Alex Benjamin’s Cotton makes its London debut at The Waterloo East Theatre as part of VAULT Festival, a modern play for a modern world, capturing the trappings of youth, and the pitfalls of adulthood.
The subject is not one I’m terribly familiar with, and so I found much of it thoroughly fascinating. Three teenagers comprise a professional gaming team, but when they enter combat it’s on a computer, with a game called League of Legends, which apparently no one plays just for fun.
It turns out these professional gamers are considered athletes, and often compete in massive tournaments at the likes of Wembley Stadium. It becomes clear that anti-doping rules do not apply to these particular athletes, who are regularly popping Adderall, a drug designed to help concentration levels in children with ADHD.
Meanwhile, back in the real world, two of the team members father is struggling to make ends meet, and so decisions need to be made. The team disbands, and while one brother tries to seek meaningful employment, the other becomes a messiah for millennials, living life on a constant live stream to some six thousand followers.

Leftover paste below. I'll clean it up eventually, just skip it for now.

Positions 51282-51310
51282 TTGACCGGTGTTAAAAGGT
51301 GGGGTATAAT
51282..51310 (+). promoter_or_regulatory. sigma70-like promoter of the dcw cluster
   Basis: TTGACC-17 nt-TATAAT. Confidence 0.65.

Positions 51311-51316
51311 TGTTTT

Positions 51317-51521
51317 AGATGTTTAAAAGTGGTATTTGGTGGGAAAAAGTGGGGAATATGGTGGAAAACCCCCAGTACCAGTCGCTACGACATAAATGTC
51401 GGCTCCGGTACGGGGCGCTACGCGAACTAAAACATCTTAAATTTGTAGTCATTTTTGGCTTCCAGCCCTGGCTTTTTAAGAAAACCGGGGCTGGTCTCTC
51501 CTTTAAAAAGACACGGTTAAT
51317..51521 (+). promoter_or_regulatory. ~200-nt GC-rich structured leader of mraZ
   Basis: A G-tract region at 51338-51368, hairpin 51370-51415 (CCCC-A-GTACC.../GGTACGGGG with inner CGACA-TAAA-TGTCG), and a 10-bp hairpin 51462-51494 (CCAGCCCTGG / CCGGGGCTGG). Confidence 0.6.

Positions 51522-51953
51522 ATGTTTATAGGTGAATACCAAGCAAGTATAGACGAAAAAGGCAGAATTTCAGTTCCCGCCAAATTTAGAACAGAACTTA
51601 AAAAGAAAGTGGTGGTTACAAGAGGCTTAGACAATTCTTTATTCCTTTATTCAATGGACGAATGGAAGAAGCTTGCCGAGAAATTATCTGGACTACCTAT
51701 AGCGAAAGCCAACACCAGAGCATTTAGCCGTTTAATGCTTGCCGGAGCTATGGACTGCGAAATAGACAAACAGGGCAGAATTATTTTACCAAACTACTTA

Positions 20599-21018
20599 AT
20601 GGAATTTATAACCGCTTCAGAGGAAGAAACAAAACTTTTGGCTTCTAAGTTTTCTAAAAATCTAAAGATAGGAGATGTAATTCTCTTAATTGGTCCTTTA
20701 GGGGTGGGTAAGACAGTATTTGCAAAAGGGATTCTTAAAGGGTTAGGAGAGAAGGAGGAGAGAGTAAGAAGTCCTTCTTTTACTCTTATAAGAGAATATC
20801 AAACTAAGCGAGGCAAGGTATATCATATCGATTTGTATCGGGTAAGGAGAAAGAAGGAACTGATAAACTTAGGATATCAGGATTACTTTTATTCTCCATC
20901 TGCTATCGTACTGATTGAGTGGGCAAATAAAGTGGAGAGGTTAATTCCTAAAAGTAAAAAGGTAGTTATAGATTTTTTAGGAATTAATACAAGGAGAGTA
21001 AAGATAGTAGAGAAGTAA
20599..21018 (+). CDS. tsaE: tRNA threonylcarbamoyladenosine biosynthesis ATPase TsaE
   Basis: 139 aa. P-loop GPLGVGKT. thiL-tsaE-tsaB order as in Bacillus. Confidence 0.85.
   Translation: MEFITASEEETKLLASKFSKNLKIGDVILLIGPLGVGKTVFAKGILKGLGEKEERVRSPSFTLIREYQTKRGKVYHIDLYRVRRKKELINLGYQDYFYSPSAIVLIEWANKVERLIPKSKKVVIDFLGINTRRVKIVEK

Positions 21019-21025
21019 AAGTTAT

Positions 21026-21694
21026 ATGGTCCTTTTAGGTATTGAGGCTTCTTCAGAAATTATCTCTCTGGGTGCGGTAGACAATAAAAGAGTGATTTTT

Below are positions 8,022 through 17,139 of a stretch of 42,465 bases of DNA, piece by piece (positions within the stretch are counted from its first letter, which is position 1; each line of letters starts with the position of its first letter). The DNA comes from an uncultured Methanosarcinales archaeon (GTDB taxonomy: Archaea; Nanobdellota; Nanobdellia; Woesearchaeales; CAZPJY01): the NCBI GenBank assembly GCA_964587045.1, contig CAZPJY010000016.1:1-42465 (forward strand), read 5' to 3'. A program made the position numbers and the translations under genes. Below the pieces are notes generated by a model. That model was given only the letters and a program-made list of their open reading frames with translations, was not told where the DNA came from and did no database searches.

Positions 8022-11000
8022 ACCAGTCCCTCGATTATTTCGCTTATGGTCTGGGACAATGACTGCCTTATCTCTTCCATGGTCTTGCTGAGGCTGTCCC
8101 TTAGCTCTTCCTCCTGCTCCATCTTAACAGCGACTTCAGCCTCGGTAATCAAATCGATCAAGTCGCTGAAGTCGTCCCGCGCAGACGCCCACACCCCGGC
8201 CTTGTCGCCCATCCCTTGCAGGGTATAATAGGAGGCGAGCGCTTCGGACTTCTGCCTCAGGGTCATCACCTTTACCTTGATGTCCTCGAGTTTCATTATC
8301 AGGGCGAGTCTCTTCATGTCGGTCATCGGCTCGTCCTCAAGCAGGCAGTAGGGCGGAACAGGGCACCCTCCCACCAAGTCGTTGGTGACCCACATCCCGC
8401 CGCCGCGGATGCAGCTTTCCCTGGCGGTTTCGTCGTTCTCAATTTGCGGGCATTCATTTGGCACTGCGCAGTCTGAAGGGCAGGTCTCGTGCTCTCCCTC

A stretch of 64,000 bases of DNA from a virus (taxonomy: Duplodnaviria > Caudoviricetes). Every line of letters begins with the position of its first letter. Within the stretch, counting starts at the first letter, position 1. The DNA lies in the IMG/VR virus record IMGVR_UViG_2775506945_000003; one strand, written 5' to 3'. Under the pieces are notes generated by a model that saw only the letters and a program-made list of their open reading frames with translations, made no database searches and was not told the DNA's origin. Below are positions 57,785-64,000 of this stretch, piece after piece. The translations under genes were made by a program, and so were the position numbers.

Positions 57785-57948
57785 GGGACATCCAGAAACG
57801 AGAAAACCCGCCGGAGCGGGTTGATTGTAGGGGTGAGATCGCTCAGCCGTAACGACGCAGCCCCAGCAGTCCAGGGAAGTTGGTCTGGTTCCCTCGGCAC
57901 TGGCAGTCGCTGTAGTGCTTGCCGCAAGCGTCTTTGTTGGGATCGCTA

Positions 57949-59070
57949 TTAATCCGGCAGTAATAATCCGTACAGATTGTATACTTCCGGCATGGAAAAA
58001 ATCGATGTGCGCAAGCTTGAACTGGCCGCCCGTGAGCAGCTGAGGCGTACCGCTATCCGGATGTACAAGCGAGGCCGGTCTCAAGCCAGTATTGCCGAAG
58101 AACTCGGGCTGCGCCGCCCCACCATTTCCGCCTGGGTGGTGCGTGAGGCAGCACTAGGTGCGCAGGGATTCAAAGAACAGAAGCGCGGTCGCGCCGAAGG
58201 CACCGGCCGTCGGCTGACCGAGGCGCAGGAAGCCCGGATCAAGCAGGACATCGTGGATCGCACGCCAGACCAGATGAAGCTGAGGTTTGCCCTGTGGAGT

The gaming element allows the plot to be framed in a very contemporary way, and it is genuinely interesting to hear the intricacies of how this world operates. Behind that though, is a very smart play about teenagers having to adapt, and live life in the “real world”, a theme which is well explored in Cotton.
The set resembles a typical teenagers bedroom, with computer equipment, and dirty washing, lying around. A strong cast help keep the plot believable, Will Pinhey, as Glenn, in particular is able to hone in on the trials and tribulations of a teenager, and gamer.
There’s a chance you may feel a little cheated by the ending, but it serves well to remember that rarely in life do stories end in neat little packages. Instead, Cotton gives us a glimpse in to the lives of these teenagers, before leaving the door open for them to go on and achieve whatever they set their mind to.